Till Bovermann is a post-doctoral researcher on tangible and auditory interfaces at the Media Lab Helsinki. Previously, from 2006 until 2010, he worked as a research assistant at various institutes of Bielefeld University, Germany, most recently in the Ambient Intelligence Group of the CITEC Cognitive Interaction Technology, Center of Excellence. In 2010, he received a PhD for his work on Tangible Auditory Interfaces. His artistic works are mostly concerned with the relationship between digital and physical space. He is co-founder of TooManyGadgets, a media art group that tries to reveal this interconnecton. Alongside his academic and artistic work, he also develops software (mostly in SuperCollider). Since 2010, Till has been teaching at the Institute For Music And Media of the University of Music Düsseldorf and the Generative Art class at UdK Berlin.
On my recent trip to Finland to attend the Global World Alliance for Arts Education (WAAE) Summit at the University of Lapland, I met Till through a mutual colleague/friend who introduced us over several drinks at a Helsinki bar. Amongst the general chit chat we shared with other friends at the table, we both got chatting about what we do and discovered we share an interest in working with people with (perceived) disabilities. I wanted to learn more about his work and so have remained in contact with him since returning to Adelaide. Till and I correspond across the internet for this interview.
So tell me about your family origins. Where are you from and what was it like growing up there?
I was raised as a son of a graphics designer and a teacher in a small village next to Bielefeld, a City with 320,000 inhabitants in Western Germany. I am glad about being raised in such a small village; it was great to play in the woods and get an understanding of nature. Also roller skating on nearly all streets without the fear of getting hit by a car was fun.
Were you more into sports, books or computers?
I read a lot. There was a huge Library where my parents used to go with me and I think I read nearly everything they had in the children’s department. My father is a teacher for maths and computer science so I had contact to computers quite early in my life. However, it took until I was 16 that I seriously did some programming.
What was your relationship like with your parents as a teenager?
Quite good, I think. My father was always present and had an opinion about many things, a true natural scientist, whereas my mother as a graphics designer came from a completely different world. I never really rebelled against my parents, though. Sometimes I regret that but on the other hand, there is nothing really that is between us today.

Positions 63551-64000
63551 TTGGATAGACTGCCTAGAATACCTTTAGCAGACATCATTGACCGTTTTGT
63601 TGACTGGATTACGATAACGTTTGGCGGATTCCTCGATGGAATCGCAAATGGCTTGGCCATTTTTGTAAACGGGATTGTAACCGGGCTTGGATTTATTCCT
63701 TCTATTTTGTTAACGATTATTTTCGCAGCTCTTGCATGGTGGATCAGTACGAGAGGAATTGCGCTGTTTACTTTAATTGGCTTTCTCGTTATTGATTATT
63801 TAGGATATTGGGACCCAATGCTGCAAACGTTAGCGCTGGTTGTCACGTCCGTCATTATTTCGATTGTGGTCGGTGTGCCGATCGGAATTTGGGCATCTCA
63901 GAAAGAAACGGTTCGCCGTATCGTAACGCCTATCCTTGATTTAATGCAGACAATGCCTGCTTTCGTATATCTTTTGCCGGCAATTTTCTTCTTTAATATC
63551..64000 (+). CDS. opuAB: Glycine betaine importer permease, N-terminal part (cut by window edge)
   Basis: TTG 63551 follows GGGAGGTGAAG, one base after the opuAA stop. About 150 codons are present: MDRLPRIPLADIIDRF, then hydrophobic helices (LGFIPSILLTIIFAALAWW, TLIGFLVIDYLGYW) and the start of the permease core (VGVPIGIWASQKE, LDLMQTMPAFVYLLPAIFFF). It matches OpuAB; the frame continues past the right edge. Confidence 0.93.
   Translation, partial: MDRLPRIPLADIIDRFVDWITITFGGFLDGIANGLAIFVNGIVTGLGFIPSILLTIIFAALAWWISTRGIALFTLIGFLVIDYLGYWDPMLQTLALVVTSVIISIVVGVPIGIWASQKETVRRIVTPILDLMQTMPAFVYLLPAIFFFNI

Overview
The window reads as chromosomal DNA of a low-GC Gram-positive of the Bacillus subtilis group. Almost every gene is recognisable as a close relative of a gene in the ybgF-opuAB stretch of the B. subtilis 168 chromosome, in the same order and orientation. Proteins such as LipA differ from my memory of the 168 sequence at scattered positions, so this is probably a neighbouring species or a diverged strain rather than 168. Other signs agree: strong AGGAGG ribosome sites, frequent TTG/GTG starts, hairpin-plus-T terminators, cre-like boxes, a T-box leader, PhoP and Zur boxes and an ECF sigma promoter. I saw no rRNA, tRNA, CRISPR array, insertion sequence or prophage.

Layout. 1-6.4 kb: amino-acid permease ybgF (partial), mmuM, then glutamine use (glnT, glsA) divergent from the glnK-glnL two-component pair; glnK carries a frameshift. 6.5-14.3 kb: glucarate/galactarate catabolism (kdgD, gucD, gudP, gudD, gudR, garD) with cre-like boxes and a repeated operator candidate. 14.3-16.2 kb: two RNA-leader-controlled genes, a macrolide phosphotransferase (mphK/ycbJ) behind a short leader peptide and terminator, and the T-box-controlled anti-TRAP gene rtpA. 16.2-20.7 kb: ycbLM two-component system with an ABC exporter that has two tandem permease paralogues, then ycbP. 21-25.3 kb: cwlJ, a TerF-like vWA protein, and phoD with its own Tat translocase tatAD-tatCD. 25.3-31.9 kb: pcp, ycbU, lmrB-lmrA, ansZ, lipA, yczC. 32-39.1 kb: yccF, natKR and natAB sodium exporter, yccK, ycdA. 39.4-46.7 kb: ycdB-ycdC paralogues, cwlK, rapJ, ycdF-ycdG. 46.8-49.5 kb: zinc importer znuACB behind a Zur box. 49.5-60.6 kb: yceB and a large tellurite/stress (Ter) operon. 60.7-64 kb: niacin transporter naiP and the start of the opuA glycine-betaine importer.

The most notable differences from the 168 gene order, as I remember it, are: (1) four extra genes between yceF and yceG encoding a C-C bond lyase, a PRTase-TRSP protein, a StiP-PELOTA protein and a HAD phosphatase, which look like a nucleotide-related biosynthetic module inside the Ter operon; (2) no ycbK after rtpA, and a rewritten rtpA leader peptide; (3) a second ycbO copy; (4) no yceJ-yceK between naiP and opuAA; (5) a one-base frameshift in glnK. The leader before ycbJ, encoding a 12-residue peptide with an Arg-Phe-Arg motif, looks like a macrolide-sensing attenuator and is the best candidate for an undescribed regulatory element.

Can you tell me your fondest memory of your mother?
I remember being a child and at home with her. It was bright sunlight outside, we lived at the countryside… and she was telling a story about a bunch of people flying with a hot air balloon over the world while I was dreaming along. In my memories, this took forever, a great moment of security.
You’re living and working in Helsinki but have recently visited Germany. I’m wondering what are some of the noticeable or more subtle changes in societal change there since the Global Financial Crisis and how does it compare between countries?
I could not really see any substantial changes in everyday life. Generally, though, it seems that Finland is less suffering from the crisis yet. This impression is based on my insights into specific aspects of life, though, so mainly related to the cultural and scientific environment.
Like many Europeans, you must be fluent in several languages. Is Finnish one of your strongest?
Ha! I speak German and English, I have a vocabulary of about 200 words in Finnish. Sometimes I understand Dutch and French…
Is it common for young Germans to work abroad or have you really paved quite a different pathway specific to your career?
I wouldn’t consider my career to be typical in any way.I studied “Computer science in the natural science” with focus on (theoretical) robotics, majored with a work on interactive sonification, and continued to work as a PhD candidate in interactive sonification and tangible interfaces at the Ambient Intelligence Group of Bielefeld University, Germany. All of this, though already a bit off the normal tracks, is still part of a fairly engineering and natural science-bound scientific research environment.
Then, with a doctoral degree on the theme of “Tangible Auditory Interfaces”, I started to look for jobs. At that time I was already searching for “new horizons”, i.e., somehow I was missing a bit more discussion about research methods. Especially because I wanted to work in between humans and computers; so having a methodology at hand that helps to discuss and investigate that relationship would’ve been great.
With that in mind, I came to the MediaLab Helsinki, a place highly associated with that same area I worked in before. However here, I soon realised that I was surrounded by interaction designers. So in a way I learned the guts of both areas, the engineering part and the designer part.
Finally, I started to get seriously interested in contemporary music and dance (practice) which, fortunately, Helsinki is not the worst place to be for.
In 2010 you received your doctorate in computer science, but I understand your real interest is in music. Can you tell me more about the focus of your PhD?
I wrote my PhD thesis at the Ambient Intelligence Group of Bielefeld University. It covered the field of ‘Tangible Auditory Interfaces’. This means that I investigated into alternative ways of interfacing with the computer, mainly focusing on sound and haptics.
The most popular examples that I developed are “Auditory Augmentation” (together with René Tünnermann) and “AudioDome SoundBlox” (together with René Tünnermann and Bodo Lensch, Animax Bonn).
To explain the notions “Haptics” and “Interfaces” I used above:
“Haptics refers to the sense of touch (from Greek ἅπτω = “I fasten onto, I touch”). It is a form of nonverbal communication.” (wikipedia)
“Interfacing is a textile used on the unseen or “wrong” side of fabrics to make an area of a garment more rigid.” (wikipedia)
But seriously, with interfacing, I mean the connection between human and computer, e.g., a computer mouse, a screen, a keyboard and so forth.
“Where a visual space is an organized continuum of a uniformed connected kind, the ear world is a world of simultaneous relationships” [McLuhan (1967): The Medium is the Massage: An Inventory of Effects.] Can you talk a little more about this?
The complete quote from McLuhan (which I put in front of the description of my work on Anemos Sonore) is this:
The ear favors no particular “point of view.” We are enveloped by sound. It forms a seamless web around us. We say, “Music shall fill the air.” We never say, “Music shall fill a particular segment of the air.”